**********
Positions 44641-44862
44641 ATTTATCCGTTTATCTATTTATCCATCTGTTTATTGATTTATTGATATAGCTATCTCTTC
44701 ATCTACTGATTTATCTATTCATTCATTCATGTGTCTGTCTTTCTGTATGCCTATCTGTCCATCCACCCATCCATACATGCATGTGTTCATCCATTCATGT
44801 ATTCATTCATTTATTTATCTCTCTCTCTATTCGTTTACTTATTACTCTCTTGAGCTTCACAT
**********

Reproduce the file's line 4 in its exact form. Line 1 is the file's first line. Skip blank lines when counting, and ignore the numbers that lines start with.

44801 ATTCATTCATTTATTTATCTCTCTCTCTATTCGTTTACTTATTACTCTCTTGAGCTTCACAT